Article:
In 1830 Languedoc went back into politics. He was elected for L’Acadie by acclamation, along with Robert Hoyle*, but he took little part in the debates, crucial though they were if only because of the notorious question of supplies. Often absent because of illness, he was, however, in the house when the 92 Resolutions were brought in and he stood opposed to them [see Elzéar Bédard]. He ran again in the elections held in the autumn of 1834 but was defeated by Cyrille-Hector-Octave Côté, a supporter of Louis-Joseph Papineau*.

Languedoc also held several public offices: commissioner for the summary trial of small causes from 1828 till 1832, justice of the peace from 1830, and commissioner empowered in 1837 to receive the oath of allegiance. He was an officer in the 2nd Battalion of Quebec’s militia until 1824; in 1830 he joined the 3rd Battalion of Huntingdon militia with the rank of lieutenant-colonel. Languedoc’s actions as a magistrate left deep-seated grudges, notably in Patriote Pierre-Rémi Narbonne, whom he arrested on 7 Nov 1837. Once released, Narbonne had those he recruited for the Association des Frères-Chasseurs solemnly swear that they would slit Languedoc’s throat.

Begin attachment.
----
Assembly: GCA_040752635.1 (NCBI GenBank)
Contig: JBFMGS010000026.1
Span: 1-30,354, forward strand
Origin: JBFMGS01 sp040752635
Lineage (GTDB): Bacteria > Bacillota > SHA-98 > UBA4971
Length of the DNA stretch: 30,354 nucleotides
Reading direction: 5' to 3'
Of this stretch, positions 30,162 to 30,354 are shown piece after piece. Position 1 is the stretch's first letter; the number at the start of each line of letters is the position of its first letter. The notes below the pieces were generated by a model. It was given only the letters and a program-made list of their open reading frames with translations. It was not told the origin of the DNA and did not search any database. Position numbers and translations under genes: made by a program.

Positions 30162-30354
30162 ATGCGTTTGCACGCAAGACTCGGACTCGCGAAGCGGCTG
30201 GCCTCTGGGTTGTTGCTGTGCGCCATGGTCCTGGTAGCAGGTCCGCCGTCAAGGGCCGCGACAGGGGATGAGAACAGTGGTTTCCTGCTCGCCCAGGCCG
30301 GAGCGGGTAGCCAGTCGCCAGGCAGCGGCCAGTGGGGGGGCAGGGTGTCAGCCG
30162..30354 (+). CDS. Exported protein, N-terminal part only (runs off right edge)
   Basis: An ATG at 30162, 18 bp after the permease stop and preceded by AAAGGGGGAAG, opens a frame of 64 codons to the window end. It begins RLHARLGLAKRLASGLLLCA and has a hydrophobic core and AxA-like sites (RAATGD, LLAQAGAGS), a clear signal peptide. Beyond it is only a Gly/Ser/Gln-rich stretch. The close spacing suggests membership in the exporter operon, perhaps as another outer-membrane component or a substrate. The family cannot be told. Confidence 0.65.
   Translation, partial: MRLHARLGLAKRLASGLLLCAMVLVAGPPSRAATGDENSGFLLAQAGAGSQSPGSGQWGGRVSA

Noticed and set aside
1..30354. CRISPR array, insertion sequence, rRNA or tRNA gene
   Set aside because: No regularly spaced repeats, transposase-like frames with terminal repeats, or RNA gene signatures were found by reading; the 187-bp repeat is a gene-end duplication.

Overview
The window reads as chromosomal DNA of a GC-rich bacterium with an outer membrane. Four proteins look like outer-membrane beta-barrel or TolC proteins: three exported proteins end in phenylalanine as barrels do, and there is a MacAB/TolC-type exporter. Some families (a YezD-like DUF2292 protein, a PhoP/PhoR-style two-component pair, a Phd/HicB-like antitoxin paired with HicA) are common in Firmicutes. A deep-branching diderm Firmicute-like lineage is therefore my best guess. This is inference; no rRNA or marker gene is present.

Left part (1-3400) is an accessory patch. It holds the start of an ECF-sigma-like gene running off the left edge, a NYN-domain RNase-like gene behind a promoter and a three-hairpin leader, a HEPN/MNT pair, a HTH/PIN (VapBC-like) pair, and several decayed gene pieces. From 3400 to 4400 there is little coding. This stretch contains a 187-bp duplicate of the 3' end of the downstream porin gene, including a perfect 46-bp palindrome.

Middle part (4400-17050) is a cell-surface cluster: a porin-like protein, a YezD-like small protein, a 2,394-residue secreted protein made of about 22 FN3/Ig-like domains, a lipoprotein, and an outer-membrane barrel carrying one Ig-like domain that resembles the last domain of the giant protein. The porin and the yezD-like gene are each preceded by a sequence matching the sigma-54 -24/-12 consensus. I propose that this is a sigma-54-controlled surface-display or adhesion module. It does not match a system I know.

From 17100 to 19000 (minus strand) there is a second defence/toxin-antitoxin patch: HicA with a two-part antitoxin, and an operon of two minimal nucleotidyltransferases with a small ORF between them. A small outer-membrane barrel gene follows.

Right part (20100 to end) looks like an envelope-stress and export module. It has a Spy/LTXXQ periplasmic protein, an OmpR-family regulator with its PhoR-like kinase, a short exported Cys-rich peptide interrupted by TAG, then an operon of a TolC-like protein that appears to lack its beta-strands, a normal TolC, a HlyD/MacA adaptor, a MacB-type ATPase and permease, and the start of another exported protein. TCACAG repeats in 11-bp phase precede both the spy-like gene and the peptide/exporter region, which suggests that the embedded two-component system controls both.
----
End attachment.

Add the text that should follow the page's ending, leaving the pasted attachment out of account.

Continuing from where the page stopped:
François Languedoc escaped such a fate. Nor was he murdered in the doorway of his manor-house, as Joseph-Edmond Roy* claimed. He was in fact carried off by illness a few weeks before his fiftieth birthday. By the terms of his will his estate was divided equally among his surviving children, his wife having died in 1836. The heirs continued to manage the seigneury and draw income from the properties their father had bought in various townships.

Andrée Héroux